Taipei: Samsung Electronics and Globalfoundries are teaming up in the made-to-order chip business, an alliance aimed at stealing orders from Taiwan Semiconductor Manufacturing Company (TSMC).
Globalfoundries will licence Samsung's most advanced new chipmaking technology, called 14-nanometer FinFET, giving customers access to production at plants in Texas, New York state and South Korea. Terms of the accord weren't disclosed.
The companies are seeking to pose a bigger challenge to Taiwan Semiconductor, which last year controlled about half of the $38.9 billion chip-foundry business. Samsung and Globalfoundries are betting the advanced technology and scale they can offer together will help ensure they remain central in the market for building smartphone and tablet parts.
"This offers a huge competitive threat to TSMC and provides an alternative to those companies who are looking to use leading-edge production," said Jim McGregor, an analyst at Tirias Research. "It's a huge deal."
Samsung will reach full production on the new manufacturing technology by year's end, said Jeong Seh Woong, an executive vice-president in charge of the foundry business.
The Suwon, South Korea-based company is the world's second-largest chipmaker and has the lead in the new production technology, while Globalfoundries has a broader customer list, and unlike Samsung — which is also the biggest maker of mobile phones and televisions — it doesn't compete directly with potential customers. The alliance may also make it tougher for Intel to build a position in the foundry business, McGregor said.
Samsung rose 0.6 per cent to close at 1,378,000 won in Seoul. The benchmark Kospi index added 0.6 per cent. TSMC spokeswoman Elizabeth Sun didn't answer two phone calls and an e-mail seeking comment yesterday.
Globalfoundries ranked second in the made-to-order chip market last year, and Samsung was fourth, together generating about $8.2 billion of foundry revenue, according to market researcher IC Insights.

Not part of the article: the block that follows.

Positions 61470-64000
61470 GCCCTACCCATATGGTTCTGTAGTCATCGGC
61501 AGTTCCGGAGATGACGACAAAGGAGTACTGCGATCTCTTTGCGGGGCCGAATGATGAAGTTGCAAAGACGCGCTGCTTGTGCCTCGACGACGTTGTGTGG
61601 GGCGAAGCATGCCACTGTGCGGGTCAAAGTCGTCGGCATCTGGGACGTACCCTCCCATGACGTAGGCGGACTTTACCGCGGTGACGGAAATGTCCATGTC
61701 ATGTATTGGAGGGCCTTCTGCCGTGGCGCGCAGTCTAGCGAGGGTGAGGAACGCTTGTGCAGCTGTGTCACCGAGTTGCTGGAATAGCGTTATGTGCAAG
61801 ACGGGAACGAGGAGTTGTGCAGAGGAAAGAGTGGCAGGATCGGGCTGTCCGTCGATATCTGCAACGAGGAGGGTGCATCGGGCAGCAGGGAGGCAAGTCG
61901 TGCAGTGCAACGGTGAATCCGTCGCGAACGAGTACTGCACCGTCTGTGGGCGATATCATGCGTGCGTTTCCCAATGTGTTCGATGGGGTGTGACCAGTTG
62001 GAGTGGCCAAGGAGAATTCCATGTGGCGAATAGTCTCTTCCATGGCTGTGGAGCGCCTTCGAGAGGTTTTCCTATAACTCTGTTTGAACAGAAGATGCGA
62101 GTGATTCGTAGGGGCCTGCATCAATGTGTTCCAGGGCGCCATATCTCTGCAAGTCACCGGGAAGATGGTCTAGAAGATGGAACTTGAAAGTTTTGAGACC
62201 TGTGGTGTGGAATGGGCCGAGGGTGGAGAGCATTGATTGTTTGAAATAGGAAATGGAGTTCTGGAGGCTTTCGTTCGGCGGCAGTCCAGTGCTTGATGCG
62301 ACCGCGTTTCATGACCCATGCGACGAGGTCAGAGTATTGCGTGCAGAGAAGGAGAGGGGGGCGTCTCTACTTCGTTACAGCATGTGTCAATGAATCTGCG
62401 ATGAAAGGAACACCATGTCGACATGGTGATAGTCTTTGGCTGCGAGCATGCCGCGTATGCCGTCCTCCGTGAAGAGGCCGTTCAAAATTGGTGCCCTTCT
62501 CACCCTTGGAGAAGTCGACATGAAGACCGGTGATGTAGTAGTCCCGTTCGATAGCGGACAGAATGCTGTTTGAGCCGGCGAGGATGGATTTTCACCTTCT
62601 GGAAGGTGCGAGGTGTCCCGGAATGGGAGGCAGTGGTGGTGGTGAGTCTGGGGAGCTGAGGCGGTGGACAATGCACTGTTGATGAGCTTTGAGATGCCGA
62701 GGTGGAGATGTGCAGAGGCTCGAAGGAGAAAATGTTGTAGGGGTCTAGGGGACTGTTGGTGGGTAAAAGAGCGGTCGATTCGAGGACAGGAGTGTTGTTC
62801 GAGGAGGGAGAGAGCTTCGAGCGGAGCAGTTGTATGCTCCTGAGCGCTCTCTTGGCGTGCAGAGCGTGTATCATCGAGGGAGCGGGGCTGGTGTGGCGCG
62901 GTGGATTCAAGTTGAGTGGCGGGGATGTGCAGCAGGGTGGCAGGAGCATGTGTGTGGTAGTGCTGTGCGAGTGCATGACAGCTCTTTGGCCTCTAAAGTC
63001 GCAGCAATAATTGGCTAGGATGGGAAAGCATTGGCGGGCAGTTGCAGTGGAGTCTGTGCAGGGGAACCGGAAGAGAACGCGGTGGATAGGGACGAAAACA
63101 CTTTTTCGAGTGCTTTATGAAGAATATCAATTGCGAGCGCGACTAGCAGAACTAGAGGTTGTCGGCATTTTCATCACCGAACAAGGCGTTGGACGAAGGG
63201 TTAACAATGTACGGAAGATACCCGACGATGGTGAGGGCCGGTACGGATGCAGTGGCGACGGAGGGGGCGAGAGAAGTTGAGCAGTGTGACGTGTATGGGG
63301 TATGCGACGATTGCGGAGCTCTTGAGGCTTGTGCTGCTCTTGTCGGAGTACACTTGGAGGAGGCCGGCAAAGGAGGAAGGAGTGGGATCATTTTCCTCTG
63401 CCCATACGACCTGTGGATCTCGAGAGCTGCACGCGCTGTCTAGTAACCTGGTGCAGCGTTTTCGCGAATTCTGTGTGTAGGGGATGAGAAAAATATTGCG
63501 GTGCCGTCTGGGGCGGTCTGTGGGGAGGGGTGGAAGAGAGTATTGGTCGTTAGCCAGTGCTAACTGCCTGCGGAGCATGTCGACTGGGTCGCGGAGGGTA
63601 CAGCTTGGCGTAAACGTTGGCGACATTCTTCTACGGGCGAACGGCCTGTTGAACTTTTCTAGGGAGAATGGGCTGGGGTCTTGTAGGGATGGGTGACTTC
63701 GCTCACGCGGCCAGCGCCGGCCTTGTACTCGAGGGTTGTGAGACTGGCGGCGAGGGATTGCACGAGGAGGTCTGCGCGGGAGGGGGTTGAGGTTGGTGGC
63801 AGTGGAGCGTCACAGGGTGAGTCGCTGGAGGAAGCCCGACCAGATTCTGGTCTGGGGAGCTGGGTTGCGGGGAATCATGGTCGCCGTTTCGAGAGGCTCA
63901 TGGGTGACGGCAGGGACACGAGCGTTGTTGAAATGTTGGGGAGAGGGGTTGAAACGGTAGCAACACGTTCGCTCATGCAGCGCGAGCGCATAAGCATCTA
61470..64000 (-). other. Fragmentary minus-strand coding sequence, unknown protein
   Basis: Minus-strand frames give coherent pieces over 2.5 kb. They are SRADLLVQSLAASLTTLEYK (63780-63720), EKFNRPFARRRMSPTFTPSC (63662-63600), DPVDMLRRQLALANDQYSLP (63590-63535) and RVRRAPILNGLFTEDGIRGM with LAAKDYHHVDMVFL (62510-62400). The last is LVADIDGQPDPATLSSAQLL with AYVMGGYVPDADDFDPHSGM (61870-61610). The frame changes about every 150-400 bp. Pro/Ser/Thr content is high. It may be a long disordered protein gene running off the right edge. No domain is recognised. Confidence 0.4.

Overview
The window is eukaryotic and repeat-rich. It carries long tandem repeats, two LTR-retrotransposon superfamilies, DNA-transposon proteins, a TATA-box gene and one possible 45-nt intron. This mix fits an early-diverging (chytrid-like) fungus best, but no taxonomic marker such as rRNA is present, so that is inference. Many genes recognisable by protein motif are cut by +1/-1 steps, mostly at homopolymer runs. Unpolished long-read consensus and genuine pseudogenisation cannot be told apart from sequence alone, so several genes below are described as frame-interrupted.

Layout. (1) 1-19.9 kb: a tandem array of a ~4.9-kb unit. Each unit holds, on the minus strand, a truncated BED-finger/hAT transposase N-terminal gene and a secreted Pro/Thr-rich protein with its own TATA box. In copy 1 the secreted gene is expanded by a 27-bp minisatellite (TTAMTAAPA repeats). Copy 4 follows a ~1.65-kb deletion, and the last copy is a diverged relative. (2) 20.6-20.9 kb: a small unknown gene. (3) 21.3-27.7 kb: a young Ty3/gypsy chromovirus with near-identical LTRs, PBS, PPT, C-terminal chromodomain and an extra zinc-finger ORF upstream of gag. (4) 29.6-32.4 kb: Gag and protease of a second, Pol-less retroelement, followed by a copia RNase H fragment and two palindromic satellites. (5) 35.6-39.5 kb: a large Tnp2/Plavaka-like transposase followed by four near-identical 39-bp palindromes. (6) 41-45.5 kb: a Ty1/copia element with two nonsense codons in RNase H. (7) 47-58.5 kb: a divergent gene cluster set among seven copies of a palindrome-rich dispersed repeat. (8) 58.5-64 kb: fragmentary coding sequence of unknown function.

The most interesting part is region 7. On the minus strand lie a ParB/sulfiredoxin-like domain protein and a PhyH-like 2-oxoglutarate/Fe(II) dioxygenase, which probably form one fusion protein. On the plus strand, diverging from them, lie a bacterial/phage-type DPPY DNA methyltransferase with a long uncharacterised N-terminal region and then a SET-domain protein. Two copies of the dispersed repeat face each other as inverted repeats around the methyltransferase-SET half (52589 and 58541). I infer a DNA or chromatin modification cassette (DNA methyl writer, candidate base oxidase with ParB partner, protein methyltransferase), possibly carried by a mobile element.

Samsung's main customers for chip-building work are Apple and itself — the company makes parts for its own phone and tablet divisions, McGregor said. If Samsung and Globalfoundries bring the technology to the market in the time frame they are promising, it could put them at least six months ahead of the competition and tempt multiple chipmakers to give them orders, said Len Jelinek, an analyst at market-research firm IHS.
The partnership would also reduce the cost for chipmakers of alternating between the two suppliers, because products wouldn't need to be redesigned, as they do now when companies switch, he said.
"Now you have two well-respected organisations combining forces. For a customer, if you can truly have multiple sources, it changes everything," Jelinek further said.
The foundry business is gaining importance as more semiconductor companies decide not to produce their own designs, instead outsourcing the manufacturing to the few chipmakers that can afford to keep developing advanced production techniques.
Most chips at the heart of smartphones and tablets are manufactured by foundries such as Taiwan Semiconductor.
The consequences of being limited to one supplier can be painful. Qualcomm, which in 2012 became the world's third-largest chip provider, has never built its own products.
In the same year it reached that position, the company told investors that sales would be held back because of limited smartphone-chip production at Taiwan Semiconductor. Switching manufacturing to other suppliers would take time, the company said, meaning that some demand went unmet.